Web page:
Which flie evades with Tome pretence, 
And thinks fhe may with love difpenfe, 

But pants to hear a man of fenfe. 
Third Aa. 

The third approach her lover makes, 
She colours up whene'er he fpeaks ; 
But with feign'd flights me puts him by, 
Ami-faintly cries, fhe can't comply, 

Altho' fhe gives her heart the ly. 
Fourth Aa. 

Now the plot rifes, he feems fhy, 
As if fome other fair he'd try ; 
At which fhe fwells with fpleen and fear, 
Left fome more wife his love mould fhare., 

Which yet no woman e'er can bear. 

fifth Aa. 

Thelaft aft now is wrought fo high, 
That thus it crowns the lover's joy ; 
She does no more his paffion fhun, 
He ftrait into her arms does run :i 

The curtain falls, the play is done. 



Fanny fair. 
i. 

TO Fanny fair could I impart 
* The caufe of all my woe ? 
That beauty which has won my heart, 

She fcarcely feems \ to know : 
Unskill'd in th'art of womankind, 

Without defign fhe charms j 
How can thofe fparkling eyes be blind, 
Which every bofom warms ? 



She 



( 3^9 ) 

II. 

She knows her power is all deceit, 

The confcious blufties ftiows, 
Thofe blufhes to the eye more fweet 

Than th' op'ning budding rofe : 
Yet the delicious fragrant rofe, 

That charms the fenfe Co much, 
Upon a thorny briar grows, 

And wounds with ev'ry touch. 

III. 
At firft when I beheld the fair, 

With raptures I was blefr; 
But as I would approach more near, 

At once I loft my reft : 
Th' inchanting fight, the fweet furprize, 

Prepare me for my doom ; 
One cruel look from thofe bright eyes 

Will lay me in my tomb. 



The Bottle preferred, 

I. 

PROUD woman, I fcorn you, 
Brisk wine's my delight, 
Fil drink all the day, 
And I'll revel all night. 

II. 

As great as a monarch, 

The moments I pafs, 
The bottle's my globe, 

And my fcepter's the glafs. 

III. 

The table's my throne, 

And the tavern's my court, 
The drawer's my fubject, 

And drinking's my fport. 

S 3 Here's 



( 39° ) 

IV. 

Here's the chief of all joy, 
Here's a miftrefs ne'er coy ; 

Dear cure of all forrows, 
And life of all blifs :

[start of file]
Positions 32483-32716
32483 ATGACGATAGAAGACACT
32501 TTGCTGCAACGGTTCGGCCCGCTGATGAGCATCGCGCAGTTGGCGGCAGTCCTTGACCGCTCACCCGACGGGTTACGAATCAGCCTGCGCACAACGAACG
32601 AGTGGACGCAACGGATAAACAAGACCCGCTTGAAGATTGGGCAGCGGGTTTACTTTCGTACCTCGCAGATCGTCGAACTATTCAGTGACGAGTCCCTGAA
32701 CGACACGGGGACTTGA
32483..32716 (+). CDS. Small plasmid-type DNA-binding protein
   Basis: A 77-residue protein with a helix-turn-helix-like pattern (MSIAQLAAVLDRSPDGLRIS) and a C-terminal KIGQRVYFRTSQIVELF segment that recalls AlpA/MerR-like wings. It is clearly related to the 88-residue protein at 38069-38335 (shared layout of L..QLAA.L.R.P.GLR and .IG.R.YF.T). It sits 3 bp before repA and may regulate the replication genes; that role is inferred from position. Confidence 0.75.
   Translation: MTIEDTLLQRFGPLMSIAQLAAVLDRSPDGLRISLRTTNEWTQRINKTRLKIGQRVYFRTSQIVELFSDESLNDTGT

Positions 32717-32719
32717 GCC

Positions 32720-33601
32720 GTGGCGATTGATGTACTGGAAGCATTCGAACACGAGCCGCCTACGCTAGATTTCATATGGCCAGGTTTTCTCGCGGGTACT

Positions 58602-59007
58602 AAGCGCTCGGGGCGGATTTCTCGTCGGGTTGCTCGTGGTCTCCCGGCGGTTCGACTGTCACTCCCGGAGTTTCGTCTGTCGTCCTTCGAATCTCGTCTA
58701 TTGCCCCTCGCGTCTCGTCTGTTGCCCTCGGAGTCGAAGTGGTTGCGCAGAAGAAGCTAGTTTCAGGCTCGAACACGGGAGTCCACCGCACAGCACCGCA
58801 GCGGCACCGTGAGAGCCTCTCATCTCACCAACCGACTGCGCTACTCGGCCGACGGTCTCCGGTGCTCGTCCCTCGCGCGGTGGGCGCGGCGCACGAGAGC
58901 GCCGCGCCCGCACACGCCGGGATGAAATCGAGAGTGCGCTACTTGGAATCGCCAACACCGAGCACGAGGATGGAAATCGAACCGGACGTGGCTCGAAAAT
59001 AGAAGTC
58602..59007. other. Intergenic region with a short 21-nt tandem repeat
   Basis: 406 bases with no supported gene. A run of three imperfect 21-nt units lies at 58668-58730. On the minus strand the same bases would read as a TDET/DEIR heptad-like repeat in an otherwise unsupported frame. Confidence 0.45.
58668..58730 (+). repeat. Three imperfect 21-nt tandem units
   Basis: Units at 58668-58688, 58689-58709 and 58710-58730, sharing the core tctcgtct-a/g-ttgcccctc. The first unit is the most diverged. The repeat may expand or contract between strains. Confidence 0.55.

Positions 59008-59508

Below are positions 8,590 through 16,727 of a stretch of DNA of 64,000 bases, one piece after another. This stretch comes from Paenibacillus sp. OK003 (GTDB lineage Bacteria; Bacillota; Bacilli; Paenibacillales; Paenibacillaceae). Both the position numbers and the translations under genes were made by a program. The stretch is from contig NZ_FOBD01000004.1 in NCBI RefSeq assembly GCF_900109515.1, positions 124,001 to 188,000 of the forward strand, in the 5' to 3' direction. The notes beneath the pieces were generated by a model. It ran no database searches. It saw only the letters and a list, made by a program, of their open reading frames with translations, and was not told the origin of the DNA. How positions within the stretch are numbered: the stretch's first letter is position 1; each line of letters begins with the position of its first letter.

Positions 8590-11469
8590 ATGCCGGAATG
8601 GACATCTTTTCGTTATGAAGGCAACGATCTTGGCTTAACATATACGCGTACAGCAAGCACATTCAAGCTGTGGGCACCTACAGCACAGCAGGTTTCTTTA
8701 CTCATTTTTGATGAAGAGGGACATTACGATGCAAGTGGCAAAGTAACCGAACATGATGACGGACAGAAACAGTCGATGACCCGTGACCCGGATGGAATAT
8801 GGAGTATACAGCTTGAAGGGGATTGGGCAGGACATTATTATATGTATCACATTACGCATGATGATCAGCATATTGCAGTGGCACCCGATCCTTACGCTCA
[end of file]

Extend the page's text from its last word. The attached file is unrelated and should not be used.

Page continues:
I'm a king when I hug you, 
But more when I kifs. 



tippling John. 

i 

AS tippling John was jogging on, 
Upon a riot night, 
With tottering pace, and fiery face, 

Sufpicious of high flight ; 
The guards, who took him by his look 

For fome chief fiery-brand, 
Ask'd, whence he came r what was his name 2 
Who are ycu ? Stand, friend,, ftand. 

■"-. 

I'm going home, from meeting come. 

Ay, fays one, that's the cafe ; 
Some meeting he has burnt, you fee 

The flame's flill in his face. 
John thought it time to purge his crime, 

And fa id, My chief intent 
Was to afifwage my thirfly rage, 

I' th' meeting that I meant. 
III. 
Come, friend, be plain, you trifle in vain, i 

Says one, pray let us know, 
That we may find how you're inclin'd J 

Are you high church or low ? 
John faid to that, I'll tell you what. 

To end debates and ftrife, 
All I can fay, this is the way 

I fleer my courfe of life, 

I m*6x 



( 39 1 ) 

IV. 

I ne'er to Bo<w, nor Burgefs go, 

To fteeple, houfe nor hall, 
The brisk bar-bell belt faits my zeal 

With gentlemen d' ye call ; 
Guefs then, am I low church or high, 

From that tow'r, or no iieeple. 
Whofe merry toll exalts the foul, 

And rauft make high-flown people ? 

V. 

The guards came on, and look'd it John 

With countenance moil: pleafant, 
By whifper round they all foon found 

He was no damag'd peafant. 
Thus while John flood the bsfl he cou'd, 

Expecting their decifion ; 
Damn him, fays one, let him begone, 

He's of our own religion. 



Belinda, 
i. 

WOULD fate to me Belinda give, 
With her alone I'd chufe to live, 
Variety I'd ne'er require, 
Nor a greater, nor a greater, 
Nor a greater blifs defire. 

II. 

My charming nymph, if you can find 
Amongft the race of human kind, 
A man that loves you more than I, 
Til refign you, I'll refign you, 
I'll refign you, tho' I die. 

III. 

Let my Belinda fill my arms, 
With all her beauty, all her charms s 
With fcorn and pity I'd look down 
On the glories, on the glories, 
On the glories of a crown. 

S 4 Beauty 



( 392 ) 

Beauty and Rigour. 
I. 

TH E nymph that undoes me is fair and unkind, 
No lefs than a wonder by nature defign'd ; 
She's the grief of my heart, and the joy of my eye, 

And the caufe cf a flame that never can die. 
And the caufe y &c. 

II. 
Her mouth, from whence wit ftill obligingly flows, 
Has the beautiful bluih, and the fmell of the rofec 
Love and defriny both attend on her will ; 
She wounds with a look, with a frown fhe can kill. 
She wounds, &C. 

in. 

Thedefperate lover can hope no redrefs, 
Where Beauty and Rigour are both in excefs J 
-In Silvia they meet, fo unhappy am I, 
Who fees her muft love, who loves her mud die. 
W 'bo fees her, & c . 

The RivaL 
I. 

OF nil the torment, all the care, 
By which our lives are curft,. 
Or all the forrows that we bea'r,\\ V 
A-v8?W/is-th6-worfl'. "? \ v*^ 
By partners in another kind 

* Afflictions, eafier grqwl t . -. \ 
In love aloriq we hate fcrhrfd 
Companions in our woe. 
II.